Ivan Cleary [-10] The spectre of Sonny Fai is the only excuse saving Cleary. They have embarrassed the club.

Brad Fittler [-99] Another nail hammered into Brad Fittler’s career…he better try the media next.

NRL Game of the Year Nomination, Round 23: Canberra-Dragons, 24-12. An amazing game at Bruce Stadium with the Raiders upsetting the competition front-runners and maintaining the curse that has seen the Dragons lose every match at Bruce since 2000 and lose all but three matches against the Raiders since 2001. The intensity was high from the opening kickoff and only cranked up a notch when Dean Young unleashed on the soon-to-be-John-Stamos Terry Campese with a flurry of crosses, upper cuts and hooks that would have made Willie Pep proud. Young was duly binned. Off the penalty Josh Miller launched himself at Michael Weyman, getting some head-on-head action and leaving Horse to travel off via the medicab. Ten minutes later and Campese was in the bin for firing off his best Lenny Bruce impersonation. The Dragons led 6-0 at the break in a real semi-final like atmosphere and that lead was extended to twelve not long after but in the space of eight minutes Canberra ran in three converted tries to hit the front. They weren’t headed after it. The game finished on the back of two more brawls, another sin bin and three Raiders penalty goals in a match that could be considered a complete dandy of an affair. A definite runner for the match of the season.

The Colin Best Express Fan Revue: The Colin Best Express is back! CBE has his best game of the year scoring the Bunnies first four-pointer on Friday night before setting up another just before the break. CBE looked dangerous and was ever present in attack. There were still a few errors in his game but he appears to be getting some confidence back after Jason Taylor beat it to a bloody pulp for most of the season.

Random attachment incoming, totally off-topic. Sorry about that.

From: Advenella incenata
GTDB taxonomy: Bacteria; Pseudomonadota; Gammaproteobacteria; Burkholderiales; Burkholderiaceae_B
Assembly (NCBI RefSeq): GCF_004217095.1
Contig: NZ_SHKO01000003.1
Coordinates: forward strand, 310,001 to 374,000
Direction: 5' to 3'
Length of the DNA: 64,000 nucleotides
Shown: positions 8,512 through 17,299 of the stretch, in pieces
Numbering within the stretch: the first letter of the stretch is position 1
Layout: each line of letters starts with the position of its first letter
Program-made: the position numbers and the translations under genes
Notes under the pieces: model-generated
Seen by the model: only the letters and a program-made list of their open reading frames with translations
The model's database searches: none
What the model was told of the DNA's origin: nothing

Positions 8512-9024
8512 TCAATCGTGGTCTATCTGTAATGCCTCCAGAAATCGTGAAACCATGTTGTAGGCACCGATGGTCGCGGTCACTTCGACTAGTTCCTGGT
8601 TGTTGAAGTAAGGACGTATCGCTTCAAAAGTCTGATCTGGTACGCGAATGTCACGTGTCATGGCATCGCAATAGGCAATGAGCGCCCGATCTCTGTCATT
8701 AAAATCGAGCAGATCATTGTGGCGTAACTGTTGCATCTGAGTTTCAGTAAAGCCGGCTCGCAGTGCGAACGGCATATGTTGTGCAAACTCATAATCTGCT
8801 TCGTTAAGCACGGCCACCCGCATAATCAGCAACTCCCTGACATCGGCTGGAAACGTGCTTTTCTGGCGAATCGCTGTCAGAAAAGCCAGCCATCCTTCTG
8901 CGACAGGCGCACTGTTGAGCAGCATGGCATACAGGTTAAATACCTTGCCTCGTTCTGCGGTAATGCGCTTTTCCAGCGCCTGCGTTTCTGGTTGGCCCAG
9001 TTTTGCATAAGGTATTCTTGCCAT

What Did Shane Rodney Do This Week? Shane Rodney had his finest attacking game of the season when he ran for 136 metres on 15 runs at 9.07 metres per carry including an average of 7.22 metres per hit up. “Sugar” Shane is taking every chance afforded him by Hasler who, if he has any sense or decency at all, will start him this weekend.

Beard Watch: The prize for the worst beard in the NRL will probably be taken out by Will Chambers. It is a good thing he is buggering off to The Dullest Sport in the World. Chambers has some over-manicured chinstrap deal happening that would in part explain why he has been a miserable failure for the Storm this season. If you are going to go for some facial hair, give it a real crack.

Thems Were The Days: With the bottom of the top eight so close with only three rounds remaining, memories flood back to that long dead concept called the midweek playoff. Before the game got so professional and before we moved to a top eight and before cigarette sponsorship was banned and before we reached the modern era, rugby league had a top five system and a team could not be excluded on differential alone. It was all about fairness and a team was not going to miss out based on a ruined try here or a penalty there. And in the top five era between 1973 and 1994 there were ten midweek playoffs in nine seasons and all entirely memorable for those who had an interest. The feeling of the midweek playoff for fifth spot was always somewhat surreal: the daunting realisation that an entire season was on the line, the tantalising proposition that finals football was so close and the odd scenario of having such an important match played on a Tuesday night. It was do or die in its most pure form. The first year a playoff was used under the top five system was in 1975 when Parramatta won two matches to advance to the finals. In a remarkable effort, Parramatta won four matches in eight days, the first a final round victory over Norths to qualify for the playoff and the last a minor preliminary semi-final victory over Canterbury. In between the Eels beat Wests 18-13 and perennial playoff participants Balmain 19-8 in what was one of the most gruelling weeks of rugby league. The Eels were eventually ousted by Manly but their remarkable effort lives on in folklore to this day.